How can Springtide issue charitable tax receipts for this work? Aren’t charities prohibited from political activity like this?
A: We (Springtide) had a similar concern when we first considered this project. The kind of political activity registered charities like ours can be involved in is limited by the Canada Revenue Agency. But,litigation is not considered a political activity under the CRA's policy statement on political activities (CPS-022).
In fact, it has been well established in Canadian case-law that upholding the administration and enforcement of the law is charitable, and doing so is one of the purposes of Springtide, alongside research and education about Canadian democracy.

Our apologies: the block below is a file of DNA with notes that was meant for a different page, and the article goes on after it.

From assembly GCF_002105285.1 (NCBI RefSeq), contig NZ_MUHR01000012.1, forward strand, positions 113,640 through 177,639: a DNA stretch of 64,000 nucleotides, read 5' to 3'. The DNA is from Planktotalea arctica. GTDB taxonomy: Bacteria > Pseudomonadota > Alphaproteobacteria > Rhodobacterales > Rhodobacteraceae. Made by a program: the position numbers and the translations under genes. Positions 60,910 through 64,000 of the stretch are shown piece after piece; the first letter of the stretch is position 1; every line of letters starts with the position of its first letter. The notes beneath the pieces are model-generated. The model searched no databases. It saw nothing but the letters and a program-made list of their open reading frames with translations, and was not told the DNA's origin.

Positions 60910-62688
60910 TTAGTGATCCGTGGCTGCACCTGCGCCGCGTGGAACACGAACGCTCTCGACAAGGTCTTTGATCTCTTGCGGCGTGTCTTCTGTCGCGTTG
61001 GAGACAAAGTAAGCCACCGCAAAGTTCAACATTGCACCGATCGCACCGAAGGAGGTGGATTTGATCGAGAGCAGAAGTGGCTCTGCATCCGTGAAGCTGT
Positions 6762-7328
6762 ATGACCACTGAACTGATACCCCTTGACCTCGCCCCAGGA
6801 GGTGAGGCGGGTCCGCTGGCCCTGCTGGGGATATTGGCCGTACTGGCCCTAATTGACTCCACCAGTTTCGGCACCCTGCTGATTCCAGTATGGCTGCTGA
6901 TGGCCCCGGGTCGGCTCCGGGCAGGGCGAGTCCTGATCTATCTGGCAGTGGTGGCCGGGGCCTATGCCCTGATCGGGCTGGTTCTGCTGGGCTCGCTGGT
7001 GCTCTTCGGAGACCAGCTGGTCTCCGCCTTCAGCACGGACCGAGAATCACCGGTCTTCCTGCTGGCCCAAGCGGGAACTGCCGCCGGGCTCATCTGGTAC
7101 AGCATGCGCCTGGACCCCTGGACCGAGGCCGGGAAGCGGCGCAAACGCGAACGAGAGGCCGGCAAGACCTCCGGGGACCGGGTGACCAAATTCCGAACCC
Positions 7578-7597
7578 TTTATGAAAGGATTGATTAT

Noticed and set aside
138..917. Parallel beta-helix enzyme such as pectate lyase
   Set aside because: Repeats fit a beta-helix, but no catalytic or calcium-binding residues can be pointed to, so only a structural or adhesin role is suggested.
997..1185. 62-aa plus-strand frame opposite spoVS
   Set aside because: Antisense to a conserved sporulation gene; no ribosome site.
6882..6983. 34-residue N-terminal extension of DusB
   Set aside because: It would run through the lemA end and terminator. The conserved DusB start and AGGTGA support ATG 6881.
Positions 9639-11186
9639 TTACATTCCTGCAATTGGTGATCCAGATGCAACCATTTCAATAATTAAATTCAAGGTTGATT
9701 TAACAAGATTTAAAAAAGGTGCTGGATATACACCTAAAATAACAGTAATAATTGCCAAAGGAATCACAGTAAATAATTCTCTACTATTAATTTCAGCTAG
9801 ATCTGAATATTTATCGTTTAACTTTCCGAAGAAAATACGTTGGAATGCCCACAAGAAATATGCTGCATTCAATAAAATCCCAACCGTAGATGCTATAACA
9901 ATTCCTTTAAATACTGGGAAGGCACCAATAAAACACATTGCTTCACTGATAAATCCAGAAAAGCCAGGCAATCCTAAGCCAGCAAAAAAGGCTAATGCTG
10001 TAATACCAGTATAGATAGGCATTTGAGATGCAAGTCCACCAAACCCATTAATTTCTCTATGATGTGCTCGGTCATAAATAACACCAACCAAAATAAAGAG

What impact does a charitable receipt for my donation to the Charter Challenge have on the ‘true cost’ of my donation?
When you file your receipt with your income taxes at the end of the calendar year, you reduce the amount of taxes you owe to the provincial and federal governments. This amount varies depending on the value of the credit in the province or territory you file taxes in. A greater tax credit applies to amounts donated in excess of $200.
The chart below provides an overview of credit and after-tax costs for a $500 donation in various provinces. To enter a donation of a particular amount, consider using the Red Cross tax credit calculator.